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Ex-political prisoner Andrey Barabanov: from Bolotnaya to Prague

The story of a Russian anti-fascist in the Czech Republic

Andrey Barabanov was a prisoner of the Bolotnaya case. Six years ago, in May 2012, a few weeks after the protest actions in Moscow against presidential electtoral fraud took place, he was detained at his own apartment and sentenced to three years and seven months in prison. Today Andrey lives in Prague. How the prison influenced the former political prisoner, why the current Russian opposition is deeply sick, and why the absence of “blinders” in Russia may cause the brain crash, Andrey Barabanov explained to “7x7” journalist Anna Yarovoa in an interview.

 

Barricades are a closed chapter. It's time to move on

When did you decide for yourself that you would leave Russia? At what point did it happen?

— After I got from prison, I had been working for nine months in Moscow, and at the same time working around the possibility to leave for Prague, the opportunity to study in the Czech Republic. As a result, it turned out that I was given a chance to attend the language courses at Charles University for free, and thanks to this, I was able to go to Prague together with my former “associate” Denis Lutskevich.

How did you work around the way to leave: country, conditions?

— There were two options. My friend had good contacts in the Czech Republic and Slovakia. If there was an option to go to Germany or France, I would probably go there. The Czech Republic was a fairly acceptable option, cheap moreover, relatively cheap. In addition, there are old human rights traditions that I can relate.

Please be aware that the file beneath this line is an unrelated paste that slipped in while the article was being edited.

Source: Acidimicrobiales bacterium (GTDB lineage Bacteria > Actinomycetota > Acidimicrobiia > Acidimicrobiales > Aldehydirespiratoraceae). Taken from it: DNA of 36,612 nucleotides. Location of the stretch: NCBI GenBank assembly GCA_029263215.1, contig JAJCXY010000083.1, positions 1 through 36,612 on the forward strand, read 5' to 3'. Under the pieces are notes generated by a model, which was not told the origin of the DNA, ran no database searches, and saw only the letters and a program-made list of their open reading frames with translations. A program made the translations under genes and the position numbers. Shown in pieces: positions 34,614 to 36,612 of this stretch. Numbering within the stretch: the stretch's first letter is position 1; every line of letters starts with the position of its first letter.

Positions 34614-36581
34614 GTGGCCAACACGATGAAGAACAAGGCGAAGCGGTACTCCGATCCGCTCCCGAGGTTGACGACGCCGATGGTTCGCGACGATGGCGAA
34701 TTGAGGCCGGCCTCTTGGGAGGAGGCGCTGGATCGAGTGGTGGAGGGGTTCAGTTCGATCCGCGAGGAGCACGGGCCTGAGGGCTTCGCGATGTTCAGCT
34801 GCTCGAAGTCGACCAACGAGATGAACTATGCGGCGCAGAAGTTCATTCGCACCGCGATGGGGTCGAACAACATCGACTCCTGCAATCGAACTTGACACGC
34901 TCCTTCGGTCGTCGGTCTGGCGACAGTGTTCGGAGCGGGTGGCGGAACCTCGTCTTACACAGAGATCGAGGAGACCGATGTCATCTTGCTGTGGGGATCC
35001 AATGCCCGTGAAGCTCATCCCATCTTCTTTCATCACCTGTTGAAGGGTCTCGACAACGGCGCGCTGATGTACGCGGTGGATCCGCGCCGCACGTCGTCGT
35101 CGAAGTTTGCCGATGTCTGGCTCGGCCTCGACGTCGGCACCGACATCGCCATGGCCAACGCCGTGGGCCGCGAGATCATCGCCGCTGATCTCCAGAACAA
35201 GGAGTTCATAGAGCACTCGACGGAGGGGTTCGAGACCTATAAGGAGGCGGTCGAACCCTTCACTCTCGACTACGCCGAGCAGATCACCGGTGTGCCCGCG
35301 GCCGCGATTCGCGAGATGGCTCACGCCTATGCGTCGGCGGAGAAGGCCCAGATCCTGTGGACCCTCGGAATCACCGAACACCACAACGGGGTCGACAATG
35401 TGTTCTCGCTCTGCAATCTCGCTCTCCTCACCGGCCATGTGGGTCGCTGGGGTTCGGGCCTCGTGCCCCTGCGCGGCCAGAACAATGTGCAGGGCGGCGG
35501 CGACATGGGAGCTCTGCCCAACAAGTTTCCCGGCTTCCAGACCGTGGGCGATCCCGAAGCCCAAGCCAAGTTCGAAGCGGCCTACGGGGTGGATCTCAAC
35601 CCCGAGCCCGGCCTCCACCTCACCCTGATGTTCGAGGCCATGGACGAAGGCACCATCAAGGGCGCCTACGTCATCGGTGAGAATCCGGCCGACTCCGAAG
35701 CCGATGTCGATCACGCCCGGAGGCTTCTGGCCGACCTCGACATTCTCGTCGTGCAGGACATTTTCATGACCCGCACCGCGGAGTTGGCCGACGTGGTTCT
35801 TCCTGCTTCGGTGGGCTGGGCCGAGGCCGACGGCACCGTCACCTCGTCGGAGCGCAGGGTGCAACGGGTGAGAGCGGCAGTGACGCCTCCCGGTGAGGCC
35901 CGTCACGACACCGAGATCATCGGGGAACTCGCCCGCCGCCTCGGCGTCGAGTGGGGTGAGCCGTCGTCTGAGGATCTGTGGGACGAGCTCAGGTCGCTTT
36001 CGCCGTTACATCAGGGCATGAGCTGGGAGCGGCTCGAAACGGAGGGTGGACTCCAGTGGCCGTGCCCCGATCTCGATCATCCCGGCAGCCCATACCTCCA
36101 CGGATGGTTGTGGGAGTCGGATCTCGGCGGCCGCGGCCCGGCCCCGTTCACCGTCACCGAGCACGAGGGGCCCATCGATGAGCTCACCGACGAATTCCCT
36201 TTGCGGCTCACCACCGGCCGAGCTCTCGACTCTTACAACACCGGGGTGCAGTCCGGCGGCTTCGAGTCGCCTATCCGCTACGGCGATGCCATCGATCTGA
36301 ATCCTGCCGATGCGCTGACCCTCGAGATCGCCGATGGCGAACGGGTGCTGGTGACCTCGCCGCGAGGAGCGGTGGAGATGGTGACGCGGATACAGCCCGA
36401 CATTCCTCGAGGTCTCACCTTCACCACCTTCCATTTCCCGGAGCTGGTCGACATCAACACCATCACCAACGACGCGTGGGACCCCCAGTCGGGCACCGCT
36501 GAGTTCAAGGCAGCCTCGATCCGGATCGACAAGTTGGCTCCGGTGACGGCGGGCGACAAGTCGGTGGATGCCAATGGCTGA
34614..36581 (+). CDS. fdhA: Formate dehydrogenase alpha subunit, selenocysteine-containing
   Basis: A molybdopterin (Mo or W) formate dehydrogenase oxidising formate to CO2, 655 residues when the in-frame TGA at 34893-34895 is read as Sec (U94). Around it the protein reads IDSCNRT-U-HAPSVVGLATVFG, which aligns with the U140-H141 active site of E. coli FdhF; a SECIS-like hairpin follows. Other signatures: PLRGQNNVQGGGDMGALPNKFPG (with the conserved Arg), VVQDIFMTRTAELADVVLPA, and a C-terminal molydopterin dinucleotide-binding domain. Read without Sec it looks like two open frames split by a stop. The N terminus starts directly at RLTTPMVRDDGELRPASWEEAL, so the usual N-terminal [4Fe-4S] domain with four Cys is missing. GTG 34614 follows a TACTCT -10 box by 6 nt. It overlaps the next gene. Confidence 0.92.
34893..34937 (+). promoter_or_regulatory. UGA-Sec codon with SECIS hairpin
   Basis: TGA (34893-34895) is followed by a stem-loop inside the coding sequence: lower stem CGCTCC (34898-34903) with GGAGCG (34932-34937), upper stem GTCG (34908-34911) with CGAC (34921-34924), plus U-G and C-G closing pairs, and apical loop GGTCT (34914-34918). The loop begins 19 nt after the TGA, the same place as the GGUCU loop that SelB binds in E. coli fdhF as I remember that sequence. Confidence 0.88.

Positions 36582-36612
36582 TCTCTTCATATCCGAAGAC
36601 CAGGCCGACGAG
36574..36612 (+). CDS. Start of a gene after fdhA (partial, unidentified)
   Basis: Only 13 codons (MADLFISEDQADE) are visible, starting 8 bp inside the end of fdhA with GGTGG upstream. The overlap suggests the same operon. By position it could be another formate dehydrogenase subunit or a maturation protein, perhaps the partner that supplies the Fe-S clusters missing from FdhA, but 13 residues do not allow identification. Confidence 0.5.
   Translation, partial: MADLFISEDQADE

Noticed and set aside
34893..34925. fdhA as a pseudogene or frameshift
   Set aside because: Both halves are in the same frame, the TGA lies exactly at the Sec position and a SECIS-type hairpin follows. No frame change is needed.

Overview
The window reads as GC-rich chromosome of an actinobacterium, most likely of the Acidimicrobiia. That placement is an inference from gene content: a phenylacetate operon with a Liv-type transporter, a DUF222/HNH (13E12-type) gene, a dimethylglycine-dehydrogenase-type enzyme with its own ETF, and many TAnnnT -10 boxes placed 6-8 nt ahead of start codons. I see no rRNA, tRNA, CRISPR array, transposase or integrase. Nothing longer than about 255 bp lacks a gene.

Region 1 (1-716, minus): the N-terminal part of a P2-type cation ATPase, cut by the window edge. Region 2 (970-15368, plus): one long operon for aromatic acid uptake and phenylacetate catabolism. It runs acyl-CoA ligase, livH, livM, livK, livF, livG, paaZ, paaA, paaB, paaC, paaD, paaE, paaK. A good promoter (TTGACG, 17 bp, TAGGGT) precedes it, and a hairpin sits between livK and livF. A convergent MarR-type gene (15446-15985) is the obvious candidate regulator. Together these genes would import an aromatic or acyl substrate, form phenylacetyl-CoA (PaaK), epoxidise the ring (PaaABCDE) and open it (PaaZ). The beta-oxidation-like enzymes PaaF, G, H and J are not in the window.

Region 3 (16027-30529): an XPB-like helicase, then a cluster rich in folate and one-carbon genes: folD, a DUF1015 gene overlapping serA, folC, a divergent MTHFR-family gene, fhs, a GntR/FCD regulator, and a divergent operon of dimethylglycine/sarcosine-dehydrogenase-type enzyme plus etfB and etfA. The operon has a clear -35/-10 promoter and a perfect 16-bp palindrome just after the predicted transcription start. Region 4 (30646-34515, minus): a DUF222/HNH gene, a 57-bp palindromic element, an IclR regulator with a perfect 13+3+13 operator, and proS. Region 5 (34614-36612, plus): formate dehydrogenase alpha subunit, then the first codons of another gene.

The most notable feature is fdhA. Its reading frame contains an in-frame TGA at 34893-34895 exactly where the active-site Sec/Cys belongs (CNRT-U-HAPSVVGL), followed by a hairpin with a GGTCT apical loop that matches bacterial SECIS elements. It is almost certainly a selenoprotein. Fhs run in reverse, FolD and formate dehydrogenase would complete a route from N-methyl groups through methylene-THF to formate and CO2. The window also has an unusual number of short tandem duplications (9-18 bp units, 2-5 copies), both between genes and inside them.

It turns out that you had not even considered the option to stay in Russia?

— No, I had. But the risks I feel while staying in Russia are too high. Again, I'm not that person who's doing nothing, who cares only about his personal life and doesn't try to participate in public life. On the contrary, I participate all over. Just the level of risk is becoming higher and higher. Despite the fact that you don't seem to fall within the scope of a criminal article, this doesn't mean that a criminal article can't fall on you. This is a matter of desire that some bodies can have. It's easy for them, for example, to create a situation for you so you can't leave the place. The border control should simply be given such a command. Especially regarding people like me, who've been mixed up in a case. I was immediately included in the list of extremists, that is, I'm already there, so policemen visit my house from time to time and explain it with “preventing extremism”. They didn't forget about me, they remind me about it. There is absolutely no pleasure, you are always under control. Under scrutiny.